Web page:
Hong Kong leader clashes with democrats ahead of key vote

Hong Kong leader clashes with democrats ahead of key vote
Hong Kong's Chief Executive CY Leung has been accused of meddling with nominations and appointments at the University of Hong Kong.

HONG KONG - Hong Kong's leader was challenged to step down Thursday as he clashed with angry pro-democracy lawmakers over the government's controversial electoral reform package, which goes to a vote next month.

Chief executive Leung Chun-ying dodged the resignation question and told legislators the city was at a "critical juncture", urging them to support the roadmap for leadership elections in 2017 - the first ever public vote for the chief executive.

Pro-democracy lawmakers have vowed to block the package when it goes to the vote in June, calling it "fake democracy" as candidates for leader will be vetted by a loyalist committee, a stipulation laid down by Beijing.

Beijing's decision sparked more than two months of street rallies late last year which brought parts of the city to a standstill.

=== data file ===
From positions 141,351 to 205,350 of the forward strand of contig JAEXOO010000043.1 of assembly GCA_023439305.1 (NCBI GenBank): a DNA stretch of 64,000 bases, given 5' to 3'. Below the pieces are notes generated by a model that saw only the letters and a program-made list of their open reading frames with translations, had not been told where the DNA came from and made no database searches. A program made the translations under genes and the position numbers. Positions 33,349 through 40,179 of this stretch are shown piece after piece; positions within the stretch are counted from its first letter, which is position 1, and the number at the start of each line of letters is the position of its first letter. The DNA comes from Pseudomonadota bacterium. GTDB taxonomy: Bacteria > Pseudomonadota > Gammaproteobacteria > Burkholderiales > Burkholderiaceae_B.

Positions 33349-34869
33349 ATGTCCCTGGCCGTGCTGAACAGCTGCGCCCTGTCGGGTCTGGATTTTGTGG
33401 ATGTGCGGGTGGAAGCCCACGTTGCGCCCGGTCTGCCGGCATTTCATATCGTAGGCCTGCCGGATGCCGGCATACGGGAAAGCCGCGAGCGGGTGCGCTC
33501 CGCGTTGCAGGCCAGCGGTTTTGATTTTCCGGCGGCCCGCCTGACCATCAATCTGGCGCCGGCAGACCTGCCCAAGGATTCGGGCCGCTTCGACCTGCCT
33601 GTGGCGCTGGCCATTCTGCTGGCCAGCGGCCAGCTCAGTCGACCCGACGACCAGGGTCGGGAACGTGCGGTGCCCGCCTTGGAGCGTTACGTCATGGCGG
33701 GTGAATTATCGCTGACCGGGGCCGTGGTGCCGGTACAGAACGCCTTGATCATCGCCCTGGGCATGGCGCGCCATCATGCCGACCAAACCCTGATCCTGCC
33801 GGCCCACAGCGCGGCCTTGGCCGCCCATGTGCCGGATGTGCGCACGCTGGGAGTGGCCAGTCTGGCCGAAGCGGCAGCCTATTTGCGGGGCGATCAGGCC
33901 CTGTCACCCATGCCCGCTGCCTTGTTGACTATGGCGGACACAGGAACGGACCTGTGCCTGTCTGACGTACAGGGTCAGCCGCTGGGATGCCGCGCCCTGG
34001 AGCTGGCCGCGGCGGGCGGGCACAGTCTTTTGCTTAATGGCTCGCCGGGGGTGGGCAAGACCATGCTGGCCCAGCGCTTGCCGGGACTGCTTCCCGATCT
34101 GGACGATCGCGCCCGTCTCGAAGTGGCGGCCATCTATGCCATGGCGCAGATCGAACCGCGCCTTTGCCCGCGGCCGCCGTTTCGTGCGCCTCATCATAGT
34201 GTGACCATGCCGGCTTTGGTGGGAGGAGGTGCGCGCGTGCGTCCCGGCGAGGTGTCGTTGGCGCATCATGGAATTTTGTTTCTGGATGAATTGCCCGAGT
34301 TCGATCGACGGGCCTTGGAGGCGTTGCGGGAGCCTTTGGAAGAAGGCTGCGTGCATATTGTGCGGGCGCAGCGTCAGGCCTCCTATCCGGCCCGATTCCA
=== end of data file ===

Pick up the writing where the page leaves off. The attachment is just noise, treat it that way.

James To of the Democratic Party asked Leung whether he would step down "to take responsibility" if the package were rejected, a question which Leung did not answer directly.

"If Legco (Legislative Council) members do not endorse the proposal will people ask them to step down?" a riled Leung countered.

Two lawmakers were removed from the heated question-and-answer session for heckling, one holding a yellow umbrella, symbol of the democracy movement, and another shouting "Liar!".

Pro-democracy legislators had also brought cardboard cut-outs of deer, printed with the Chinese character for "horse".

They reflected the Chinese idiom, "Point at a deer, call it a horse", used to refer to deliberate misrepresentation.

Leung argued that the government had "majority support" from residents for the election proposal, citing unspecified opinion polls as backing the plan by 50-60 per cent.

The government has asked all 70 Hong Kong legislators to meet with Beijing officials in the southern Chinese city of Shenzhen on Sunday to discuss the plan.

But pan-democrat lawmakers questioned what could be achieved, with both Beijing and the Hong Kong authorities consistently saying that they cannot diverge from the candidate screening policy.

"What are we doing in Shenzhen? There is no room for modifications," pro-democracy lawmaker Ray Chan said in a furious exchange with Leung.

Fifteen pro-democracy lawmakers - with 12 opting out - have said they will attend Sunday's meeting with three Beijing officials who deal with Hong Kong affairs.

Authorities have been criticised by pan-democrats for scheduling the meeting on the same day as a march in Hong Kong to mark the anniversary of Beijing's Tiananmen Square crackdown.

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